Anime Mirai literally means “Future Anime”. The idea of this project is simple: to offer the opportunity to train new talent on the job, as they work on one of four short films that are collected and released as “Anime Mirai”. The Anime Mirai project has a 38 million yen budget (approximately £294,000) provided by the Japan Animation Creators Association (JaniCA), which is split between the four shorts. The screening we attended at Scotland Loves Anime was the project’s 2012 edition, its second run.
The first short was Hiroshi Kawamata’s ‘Juju the Weightless Dugong’, which tells the story of an imaginative girl whose father constantly has to work on weekends, postponing their trip to the sea. The animation is simple and colourful, the plot is straightforward, yet well rounded and elegantly executed, but the icing on this cake is the characterisation, which is smoothly done and manages to make you care about the characters in such a short time. 7 out of 10.
The second short was Shinpei Miyashita’s ‘Pretending not to see’, which is the story of a schoolboy who witnesses a classmate being bullied out of school and learns that pretending not to see is as bad as the bullying itself. The art style of this one is unique, although I must admit it wasn’t impressive and it even felt a little oppressive which, considering the theme, might have been an artistic decision. 6 out of 10.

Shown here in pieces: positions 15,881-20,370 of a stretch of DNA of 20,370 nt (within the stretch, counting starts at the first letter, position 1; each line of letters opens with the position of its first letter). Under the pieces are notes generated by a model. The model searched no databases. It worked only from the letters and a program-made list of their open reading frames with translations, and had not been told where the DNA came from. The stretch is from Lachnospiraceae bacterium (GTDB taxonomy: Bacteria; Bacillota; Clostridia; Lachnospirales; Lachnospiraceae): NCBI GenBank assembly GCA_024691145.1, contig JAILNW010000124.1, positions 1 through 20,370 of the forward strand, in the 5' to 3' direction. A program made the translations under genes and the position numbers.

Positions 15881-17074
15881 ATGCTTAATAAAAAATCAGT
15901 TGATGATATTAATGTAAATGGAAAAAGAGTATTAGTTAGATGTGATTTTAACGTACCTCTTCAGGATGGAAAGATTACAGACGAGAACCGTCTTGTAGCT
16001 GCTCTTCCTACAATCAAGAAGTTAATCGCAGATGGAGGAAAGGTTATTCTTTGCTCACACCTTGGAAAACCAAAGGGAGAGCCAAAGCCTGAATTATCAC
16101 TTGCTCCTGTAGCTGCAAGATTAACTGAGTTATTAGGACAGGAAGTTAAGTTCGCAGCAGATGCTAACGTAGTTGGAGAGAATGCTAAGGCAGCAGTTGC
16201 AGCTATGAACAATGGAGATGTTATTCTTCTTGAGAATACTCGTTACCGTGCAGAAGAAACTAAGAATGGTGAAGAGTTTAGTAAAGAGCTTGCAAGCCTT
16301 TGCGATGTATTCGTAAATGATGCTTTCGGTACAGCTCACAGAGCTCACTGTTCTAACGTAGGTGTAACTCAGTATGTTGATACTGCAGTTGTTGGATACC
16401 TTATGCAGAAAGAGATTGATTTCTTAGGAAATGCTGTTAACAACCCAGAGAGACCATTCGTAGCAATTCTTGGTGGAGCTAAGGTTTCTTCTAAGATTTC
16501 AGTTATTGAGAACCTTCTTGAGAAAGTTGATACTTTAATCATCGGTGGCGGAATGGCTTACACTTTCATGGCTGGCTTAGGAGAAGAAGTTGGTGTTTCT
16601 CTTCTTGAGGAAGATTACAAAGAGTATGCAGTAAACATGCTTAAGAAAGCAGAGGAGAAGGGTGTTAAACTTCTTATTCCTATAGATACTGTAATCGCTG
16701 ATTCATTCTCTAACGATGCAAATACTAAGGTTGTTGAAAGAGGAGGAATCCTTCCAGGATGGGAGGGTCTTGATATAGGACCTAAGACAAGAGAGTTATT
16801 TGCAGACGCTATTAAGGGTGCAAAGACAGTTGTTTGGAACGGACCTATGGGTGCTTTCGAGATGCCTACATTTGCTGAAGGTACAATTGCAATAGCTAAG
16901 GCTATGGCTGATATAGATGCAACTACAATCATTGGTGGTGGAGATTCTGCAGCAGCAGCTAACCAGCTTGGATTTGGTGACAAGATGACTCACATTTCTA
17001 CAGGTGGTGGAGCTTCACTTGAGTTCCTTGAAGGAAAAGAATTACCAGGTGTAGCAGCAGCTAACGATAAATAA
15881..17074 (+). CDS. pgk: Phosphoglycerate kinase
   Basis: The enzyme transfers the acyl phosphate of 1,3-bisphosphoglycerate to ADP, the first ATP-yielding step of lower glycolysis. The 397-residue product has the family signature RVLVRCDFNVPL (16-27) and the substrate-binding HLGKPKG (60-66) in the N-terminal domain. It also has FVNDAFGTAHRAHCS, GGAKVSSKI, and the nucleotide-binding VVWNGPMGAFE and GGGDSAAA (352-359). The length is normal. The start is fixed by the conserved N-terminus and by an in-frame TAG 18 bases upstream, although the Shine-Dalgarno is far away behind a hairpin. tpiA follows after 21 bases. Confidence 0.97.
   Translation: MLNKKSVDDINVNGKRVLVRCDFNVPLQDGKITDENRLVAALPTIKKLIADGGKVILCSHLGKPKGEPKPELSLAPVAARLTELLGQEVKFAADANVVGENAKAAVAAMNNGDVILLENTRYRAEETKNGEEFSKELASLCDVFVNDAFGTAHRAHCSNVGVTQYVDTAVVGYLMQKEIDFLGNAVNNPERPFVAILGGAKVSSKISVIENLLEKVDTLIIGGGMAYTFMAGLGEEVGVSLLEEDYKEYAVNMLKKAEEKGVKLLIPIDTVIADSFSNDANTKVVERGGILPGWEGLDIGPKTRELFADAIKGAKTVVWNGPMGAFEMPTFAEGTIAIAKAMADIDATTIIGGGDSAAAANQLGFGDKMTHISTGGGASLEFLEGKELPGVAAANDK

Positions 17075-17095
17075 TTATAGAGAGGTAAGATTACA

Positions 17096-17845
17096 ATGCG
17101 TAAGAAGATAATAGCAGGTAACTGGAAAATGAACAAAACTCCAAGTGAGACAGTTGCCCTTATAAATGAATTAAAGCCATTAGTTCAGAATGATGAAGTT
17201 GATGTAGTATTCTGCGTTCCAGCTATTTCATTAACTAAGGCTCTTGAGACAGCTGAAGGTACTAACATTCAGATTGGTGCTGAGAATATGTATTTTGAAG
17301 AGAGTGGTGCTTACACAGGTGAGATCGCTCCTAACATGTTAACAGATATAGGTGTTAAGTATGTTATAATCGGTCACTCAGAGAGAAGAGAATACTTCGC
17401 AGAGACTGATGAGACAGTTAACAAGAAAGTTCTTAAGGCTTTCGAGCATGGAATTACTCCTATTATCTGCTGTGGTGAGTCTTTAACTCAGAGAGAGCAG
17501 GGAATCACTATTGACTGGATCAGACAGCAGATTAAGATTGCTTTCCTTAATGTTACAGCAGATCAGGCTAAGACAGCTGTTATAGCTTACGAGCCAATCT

It was followed by Toshihisa Kaiya’s ‘Li’l Spider Girl’ which is the short with the best art in the whole series, especially the fight sequence at the beginning. The plot follows an antiquarian who breaks the seal of the titular Spider Girl, who seems to be the sweetest thing in the world, except that the price to keep her may be a little high. Overall, this is the piece with the best art and some mean fight scene animation at the beginning. The end of the short reserves a ‘WTF’ moment, which some people actually did say out loud as we watched it in the cinema. 7 out of 10.
And to complete the series, we watched Kazuhide Tomonaga’s ‘Buta’. Buta is a broke rounin, who accepts a job to pay for his tavern bill, only to find himself dragged off to a pirate ship where a fox kid is being held prisoner and the captain is looking for treasure from a map he stole from the kid. Buta is then tricked into helping the kid escape and that’s how the adventure begins. Buta is also the most ambitious of the lot, as it ends with a ‘To be continued…’ The animation is reminiscent of Ghibli, particularly of Porco Rosso and Pom Poko. The character designs are well varied and although childish and simple, the plot of Buta is a lot of fun, making this my favourite of this series of shorts. 8 out of 10.
Recommended age rating: Not rated – Recommended U